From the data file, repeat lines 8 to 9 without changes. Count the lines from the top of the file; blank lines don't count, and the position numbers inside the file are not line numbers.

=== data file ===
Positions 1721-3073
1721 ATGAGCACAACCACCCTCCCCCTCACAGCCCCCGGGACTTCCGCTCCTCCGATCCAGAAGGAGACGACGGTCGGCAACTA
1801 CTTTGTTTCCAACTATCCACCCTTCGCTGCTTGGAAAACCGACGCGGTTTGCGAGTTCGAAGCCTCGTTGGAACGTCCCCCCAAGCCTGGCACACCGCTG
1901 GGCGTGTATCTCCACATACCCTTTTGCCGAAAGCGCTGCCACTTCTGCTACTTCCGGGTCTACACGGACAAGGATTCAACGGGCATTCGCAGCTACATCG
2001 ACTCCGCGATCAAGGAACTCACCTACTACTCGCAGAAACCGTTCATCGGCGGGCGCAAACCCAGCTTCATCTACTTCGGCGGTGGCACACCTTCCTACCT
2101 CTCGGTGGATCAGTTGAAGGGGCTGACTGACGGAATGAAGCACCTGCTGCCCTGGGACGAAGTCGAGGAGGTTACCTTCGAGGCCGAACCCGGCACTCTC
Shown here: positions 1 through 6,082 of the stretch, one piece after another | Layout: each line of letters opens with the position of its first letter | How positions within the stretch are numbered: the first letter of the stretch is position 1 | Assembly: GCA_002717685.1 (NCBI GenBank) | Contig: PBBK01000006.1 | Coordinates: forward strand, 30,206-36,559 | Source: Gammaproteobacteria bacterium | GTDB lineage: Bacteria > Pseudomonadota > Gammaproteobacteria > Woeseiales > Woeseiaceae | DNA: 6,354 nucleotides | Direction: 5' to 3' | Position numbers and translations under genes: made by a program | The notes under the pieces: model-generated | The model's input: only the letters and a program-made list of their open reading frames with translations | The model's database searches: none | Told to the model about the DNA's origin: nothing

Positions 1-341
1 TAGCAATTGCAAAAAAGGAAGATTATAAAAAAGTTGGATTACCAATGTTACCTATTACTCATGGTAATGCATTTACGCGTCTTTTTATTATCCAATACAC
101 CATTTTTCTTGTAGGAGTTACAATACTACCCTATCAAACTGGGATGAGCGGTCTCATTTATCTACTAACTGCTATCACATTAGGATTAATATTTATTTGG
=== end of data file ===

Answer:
Positions 1-341
1 TAGCAATTGCAAAAAAGGAAGATTATAAAAAAGTTGGATTACCAATGTTACCTATTACTCATGGTAATGCATTTACGCGTCTTTTTATTATCCAATACAC